When I spoke with Holtz about why communicators should care, he broke it down to the concept of not being left behind.

“People will be spending a lot of time in the metaverse, doing many of the things they used to do on websites”, Holtz said. “The experience will be different, so we'll have to know how to communicate effectively in this new environment.”

This parallels to what Henke said about the current importance of smartphones with employee communication. Everyone uses them. More and more, people are expecting the same quality of experience and convenience in their work environments. Virtual reality is heading in the same direction with headsets being more affordable. In some countries, you can easily rent them as you would a computer or other digital device. In Australia, many kids play 3D-environment computer games both on headsets or on desktop computers. Even school work is interactive, sound enhanced and gamified (e.g., ABC “Reading Eggs”).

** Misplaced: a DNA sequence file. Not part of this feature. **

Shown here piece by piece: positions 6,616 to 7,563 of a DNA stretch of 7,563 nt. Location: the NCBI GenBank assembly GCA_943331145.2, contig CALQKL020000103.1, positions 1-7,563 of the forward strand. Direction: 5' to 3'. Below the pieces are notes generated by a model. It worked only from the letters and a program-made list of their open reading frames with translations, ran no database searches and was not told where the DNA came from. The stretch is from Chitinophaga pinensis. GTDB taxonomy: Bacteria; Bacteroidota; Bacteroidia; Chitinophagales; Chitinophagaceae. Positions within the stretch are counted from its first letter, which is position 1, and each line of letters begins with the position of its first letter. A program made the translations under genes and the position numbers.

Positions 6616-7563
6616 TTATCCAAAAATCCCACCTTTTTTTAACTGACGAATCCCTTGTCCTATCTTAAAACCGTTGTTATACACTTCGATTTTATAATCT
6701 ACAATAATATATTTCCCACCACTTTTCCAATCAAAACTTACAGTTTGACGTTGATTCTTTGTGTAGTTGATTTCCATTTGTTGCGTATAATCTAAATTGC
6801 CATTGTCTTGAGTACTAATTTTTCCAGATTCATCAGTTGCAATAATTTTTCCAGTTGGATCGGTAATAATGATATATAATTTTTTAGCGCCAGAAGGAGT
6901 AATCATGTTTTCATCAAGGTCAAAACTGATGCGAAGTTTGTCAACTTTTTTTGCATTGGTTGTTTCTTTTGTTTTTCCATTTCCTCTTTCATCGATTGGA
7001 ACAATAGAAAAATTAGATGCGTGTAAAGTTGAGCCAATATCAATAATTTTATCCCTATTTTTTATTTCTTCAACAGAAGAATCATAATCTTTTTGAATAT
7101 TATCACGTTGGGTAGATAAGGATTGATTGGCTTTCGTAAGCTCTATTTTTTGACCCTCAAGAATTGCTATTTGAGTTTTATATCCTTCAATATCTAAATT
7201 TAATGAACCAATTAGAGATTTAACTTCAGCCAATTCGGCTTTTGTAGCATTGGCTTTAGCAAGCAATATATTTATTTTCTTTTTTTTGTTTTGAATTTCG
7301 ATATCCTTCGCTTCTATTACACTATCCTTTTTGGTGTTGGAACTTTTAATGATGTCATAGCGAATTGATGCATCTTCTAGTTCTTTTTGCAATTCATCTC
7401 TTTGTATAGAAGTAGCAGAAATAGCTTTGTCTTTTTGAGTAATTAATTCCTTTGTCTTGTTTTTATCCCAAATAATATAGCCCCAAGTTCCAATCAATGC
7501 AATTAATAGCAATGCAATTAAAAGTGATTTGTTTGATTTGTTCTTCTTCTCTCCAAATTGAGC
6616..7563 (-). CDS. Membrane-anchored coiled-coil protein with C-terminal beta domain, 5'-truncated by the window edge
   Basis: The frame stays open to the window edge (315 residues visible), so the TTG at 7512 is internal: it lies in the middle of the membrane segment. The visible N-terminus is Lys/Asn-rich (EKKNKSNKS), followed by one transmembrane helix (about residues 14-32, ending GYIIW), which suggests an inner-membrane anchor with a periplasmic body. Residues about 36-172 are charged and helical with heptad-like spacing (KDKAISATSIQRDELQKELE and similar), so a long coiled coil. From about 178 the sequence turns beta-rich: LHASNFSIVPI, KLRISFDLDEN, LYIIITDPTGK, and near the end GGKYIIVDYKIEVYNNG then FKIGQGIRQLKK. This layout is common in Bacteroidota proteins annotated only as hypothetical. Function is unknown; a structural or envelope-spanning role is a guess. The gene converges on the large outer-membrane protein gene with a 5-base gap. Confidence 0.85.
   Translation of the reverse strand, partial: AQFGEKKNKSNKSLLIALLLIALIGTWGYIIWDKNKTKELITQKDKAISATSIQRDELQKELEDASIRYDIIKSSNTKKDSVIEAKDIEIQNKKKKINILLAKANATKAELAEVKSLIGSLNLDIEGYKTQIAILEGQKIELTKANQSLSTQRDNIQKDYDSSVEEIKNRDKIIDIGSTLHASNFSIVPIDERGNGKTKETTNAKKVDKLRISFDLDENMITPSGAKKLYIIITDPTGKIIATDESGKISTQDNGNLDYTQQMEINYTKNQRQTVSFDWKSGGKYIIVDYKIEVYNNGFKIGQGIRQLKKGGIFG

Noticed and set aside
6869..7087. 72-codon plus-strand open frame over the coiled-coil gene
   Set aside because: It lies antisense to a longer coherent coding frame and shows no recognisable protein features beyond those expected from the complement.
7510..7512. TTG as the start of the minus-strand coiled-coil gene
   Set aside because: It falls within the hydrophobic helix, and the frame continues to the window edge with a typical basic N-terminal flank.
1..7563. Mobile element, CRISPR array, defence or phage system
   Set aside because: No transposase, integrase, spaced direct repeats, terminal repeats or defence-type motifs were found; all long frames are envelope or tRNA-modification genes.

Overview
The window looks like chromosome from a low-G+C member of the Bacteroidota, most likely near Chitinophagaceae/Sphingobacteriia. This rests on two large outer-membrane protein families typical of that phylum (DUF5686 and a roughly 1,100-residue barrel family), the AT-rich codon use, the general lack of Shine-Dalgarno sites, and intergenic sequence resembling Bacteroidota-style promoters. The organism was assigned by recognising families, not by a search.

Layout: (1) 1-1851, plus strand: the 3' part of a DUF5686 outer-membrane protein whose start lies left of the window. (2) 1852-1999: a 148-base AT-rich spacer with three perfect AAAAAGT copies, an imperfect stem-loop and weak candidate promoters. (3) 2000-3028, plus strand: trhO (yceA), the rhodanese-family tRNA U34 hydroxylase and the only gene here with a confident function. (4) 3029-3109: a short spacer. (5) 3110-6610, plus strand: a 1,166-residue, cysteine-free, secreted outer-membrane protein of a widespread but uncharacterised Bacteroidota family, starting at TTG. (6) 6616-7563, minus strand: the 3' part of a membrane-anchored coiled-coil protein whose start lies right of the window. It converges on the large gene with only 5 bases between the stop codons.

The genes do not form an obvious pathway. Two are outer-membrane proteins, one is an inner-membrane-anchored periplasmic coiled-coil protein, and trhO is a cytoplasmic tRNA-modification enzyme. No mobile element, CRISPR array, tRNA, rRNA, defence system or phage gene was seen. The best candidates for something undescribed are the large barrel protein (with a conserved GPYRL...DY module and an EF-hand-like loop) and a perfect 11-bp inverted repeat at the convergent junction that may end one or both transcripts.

There is certainly a lot of opportunity to take advantage of what this technology offers. Web 3.0 — the backbone of the metaverse — offers a new channel to play with.

Eyre agrees with our observations. “Whilst the foundations of communications remain steadfast, the channels and platforms are developing at a pace never before seen in history,” she explained. “This means it’s imperative for communicators to have a thorough grasp of how people are using new technologies, including metaverse tech, to socialize, work and find information.”

Sometimes Our Organizations Just Aren’t Ready

My session with Andreas Ringsted will give a glimpse into the future of what is possible and then stop. Freeze time. We’ll go back to the basics and look at what we as communicators need to focus on for success in all digital projects — that blend of creative with strategy, where technology is merely the enabler.